Small toy stores fear they won’t stay in business after this year – WISH-TV | Indianapolis News | Indiana Weather forecast

(CNN) — The winter holidays are usually the busiest and most successful time of year for Erin Blanton, owner of the Pufferbellies toy store in Staunton, Va.

About a quarter of Pufferbellies’ annual sales are between Thanksgiving and Christmas, when shoppers, she said, “come out of the woodwork” to buy Legossnowballs, puzzlesplaying cards, stuffed animals and other gifts for their family and friends.

But Blanton, who runs the store with her mother and has five employees, is more concerned about this holiday season than she has ever been in Pufferbellies’ 15 years in business.

Sales are limited by restrictions on the number of customers allowed in his 1,900 square foot store at a time during the pandemic – Blanton puts a flamingo outside the store when it is at capacity. Pufferbellies cannot hold holiday events in the store this year, a key sales driver, and some of its suppliers tell it they are running into delays because they cannot staff their own warehouses at usual levels. Before the pandemic, Pufferbellies had play tables and toys made available to children, but these are now hidden away.

Pandemic restrictions have taken their toll on small toy retailers because ‘they just don’t have room to have people in [stores] with six feet of social distancing,” said Sue Warfield, interim president of the American Specialty Toy Retailing Association, which represents more than 1,800 independent retailers and manufacturers in the toy industry.

Pufferbellies also had to manage rising costs related to the coronavirus, including installing plexiglass barriers at cash registers, purchasing additional hand sanitizer and hiring an employee to enforce customer limits in the shop.

And then there is increasing competition from Amazon and major chains such as Walmart, Target, Costco. These businesses have remained open throughout the pandemic, even as small toy stores were forced to close in the spring.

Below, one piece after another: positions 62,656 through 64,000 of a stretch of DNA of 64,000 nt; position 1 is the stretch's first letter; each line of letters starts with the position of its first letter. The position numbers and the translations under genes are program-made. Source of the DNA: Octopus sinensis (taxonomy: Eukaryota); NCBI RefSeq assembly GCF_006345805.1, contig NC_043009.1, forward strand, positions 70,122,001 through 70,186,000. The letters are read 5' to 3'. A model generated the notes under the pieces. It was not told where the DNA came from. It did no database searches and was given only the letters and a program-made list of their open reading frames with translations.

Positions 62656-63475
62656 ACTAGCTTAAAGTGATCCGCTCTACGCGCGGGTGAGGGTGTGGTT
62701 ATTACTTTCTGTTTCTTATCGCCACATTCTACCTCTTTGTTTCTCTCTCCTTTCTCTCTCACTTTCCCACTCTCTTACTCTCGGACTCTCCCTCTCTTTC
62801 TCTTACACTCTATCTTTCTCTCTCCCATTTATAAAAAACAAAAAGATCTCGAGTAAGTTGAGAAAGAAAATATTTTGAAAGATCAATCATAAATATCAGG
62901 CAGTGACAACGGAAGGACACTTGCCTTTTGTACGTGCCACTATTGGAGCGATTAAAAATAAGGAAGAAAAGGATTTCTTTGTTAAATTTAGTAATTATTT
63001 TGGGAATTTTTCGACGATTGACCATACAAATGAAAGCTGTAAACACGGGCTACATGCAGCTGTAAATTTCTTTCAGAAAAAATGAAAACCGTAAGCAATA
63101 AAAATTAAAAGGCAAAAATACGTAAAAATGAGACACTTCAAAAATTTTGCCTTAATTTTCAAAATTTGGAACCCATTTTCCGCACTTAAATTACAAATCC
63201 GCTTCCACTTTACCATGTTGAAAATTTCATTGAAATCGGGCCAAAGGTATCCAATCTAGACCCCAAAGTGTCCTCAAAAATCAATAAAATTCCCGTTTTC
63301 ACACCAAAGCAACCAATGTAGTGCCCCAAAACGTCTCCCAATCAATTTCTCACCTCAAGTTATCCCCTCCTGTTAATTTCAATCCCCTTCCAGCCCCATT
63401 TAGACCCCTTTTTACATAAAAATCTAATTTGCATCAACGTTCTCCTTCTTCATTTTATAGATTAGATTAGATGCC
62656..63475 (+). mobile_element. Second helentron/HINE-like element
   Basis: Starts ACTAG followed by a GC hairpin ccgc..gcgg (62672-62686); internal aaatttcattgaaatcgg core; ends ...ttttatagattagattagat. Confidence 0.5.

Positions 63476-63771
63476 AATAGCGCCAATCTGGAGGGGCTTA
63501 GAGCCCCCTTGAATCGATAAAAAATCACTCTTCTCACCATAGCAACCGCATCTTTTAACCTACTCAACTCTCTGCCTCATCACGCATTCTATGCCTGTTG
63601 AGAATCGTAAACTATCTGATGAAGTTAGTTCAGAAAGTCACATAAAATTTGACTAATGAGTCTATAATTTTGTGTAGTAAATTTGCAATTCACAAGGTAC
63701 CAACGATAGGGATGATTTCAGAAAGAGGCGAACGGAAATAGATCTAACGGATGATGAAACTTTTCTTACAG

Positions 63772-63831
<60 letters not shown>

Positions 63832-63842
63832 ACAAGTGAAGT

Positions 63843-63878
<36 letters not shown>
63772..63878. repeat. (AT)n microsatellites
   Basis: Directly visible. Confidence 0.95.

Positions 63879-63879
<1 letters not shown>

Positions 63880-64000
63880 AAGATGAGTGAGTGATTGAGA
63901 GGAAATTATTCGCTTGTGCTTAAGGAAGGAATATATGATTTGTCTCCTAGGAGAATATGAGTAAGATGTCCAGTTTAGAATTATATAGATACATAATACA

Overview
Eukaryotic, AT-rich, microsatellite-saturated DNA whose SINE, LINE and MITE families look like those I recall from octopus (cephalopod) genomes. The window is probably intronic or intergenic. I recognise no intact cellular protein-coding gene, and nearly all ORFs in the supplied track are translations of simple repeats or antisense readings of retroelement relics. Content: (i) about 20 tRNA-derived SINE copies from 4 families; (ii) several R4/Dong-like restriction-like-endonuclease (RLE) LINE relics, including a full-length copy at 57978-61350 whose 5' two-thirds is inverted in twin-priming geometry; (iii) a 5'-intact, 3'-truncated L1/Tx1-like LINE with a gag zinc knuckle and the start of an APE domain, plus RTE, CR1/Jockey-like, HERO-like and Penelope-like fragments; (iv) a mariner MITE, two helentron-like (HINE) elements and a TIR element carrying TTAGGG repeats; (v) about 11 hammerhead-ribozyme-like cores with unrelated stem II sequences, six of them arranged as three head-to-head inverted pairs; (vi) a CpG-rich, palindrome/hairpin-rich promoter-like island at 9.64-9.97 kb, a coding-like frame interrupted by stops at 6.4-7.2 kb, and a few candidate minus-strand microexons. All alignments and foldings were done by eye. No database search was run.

“I don’t have the tech resources of department stores or Amazon,” Blanton said. “I don’t have the ability to make a super easy to use app. We don’t have an IT department. We don’t have a delivery company. Our website is a bit clunky.

As small toy stores like Pufferbellies struggle to stay afloat during the pandemic, sales at Amazon and big chains have surged as shoppers head to the internet and consolidate their store visits. Analysts are predicting a bumper holiday season for these companies.

On the other hand, the situation is particularly dire for independent toy retailers. Sales at toy, hobby and game stores fell 26% between mid-March, when the closings began, and late October compared to the same period last year, according to data from Womply, a company that provides software platforms for small businesses and tracks sales through credit and debit card transactions.

The difficulties of small toy stores came even as toy sales rose 19% through September, according to market research firm NPD Group. Toys and puzzles are in high demand as parents and children spend more time at home and seek ways to keep themselves entertained during the pandemic. But the benefits go to Amazon and the big-box chains.

Stephanie Wissink, a retail analyst who covers the toy industry at Jefferies, points out that young parents who buy toys for their children today “grew up in a world where everything is available to them” on Amazon.

Moreover, the toys r us filing for bankruptcy in 2017 and Closure of CAM Schwarz pushed Amazon and the big-box chains to build up their toy inventories to try to take market share from those companies.

“It was like confetti in the air,” Wissink said.

This holiday season is expected to widen the gap between big chains and smaller toy stores, retail experts say.

Nearly half of the 1,800 independent toy and gift shop owners surveyed between September 19 and October 27 by Alignable, a small social networking company, say they fear they won’t earn enough this shopping season. parties to stay in business beyond this year. Another 36% of respondents said they would earn just enough this holiday season to get by.

Elle Dare, who runs Genuine Toy Company, a toy store in Plymouth, Michigan that has a retro vibe and plays theme songs from old TV shows like “Leave it to Beaver” and “Saved by the Bell” , hopes to bring in enough cash this holiday to pay her suppliers and pay her rent.

“If we can just pay the bills, I think we can get by,” she said. But Dare worries about ordering too many toys over the holidays and holding onto leftover stock. It is also preparing for new restrictions on retailers since the recent spike in coronavirus caseswhich would hurt sales and make it impossible to pay its suppliers.

She remains hopeful that the struggles of independent stores like Genuine Toy Company in the pandemic will inspire shoppers to buy local this holiday.

“People are realizing that if they want their local businesses to be there, they will have to support them, especially during difficult times.”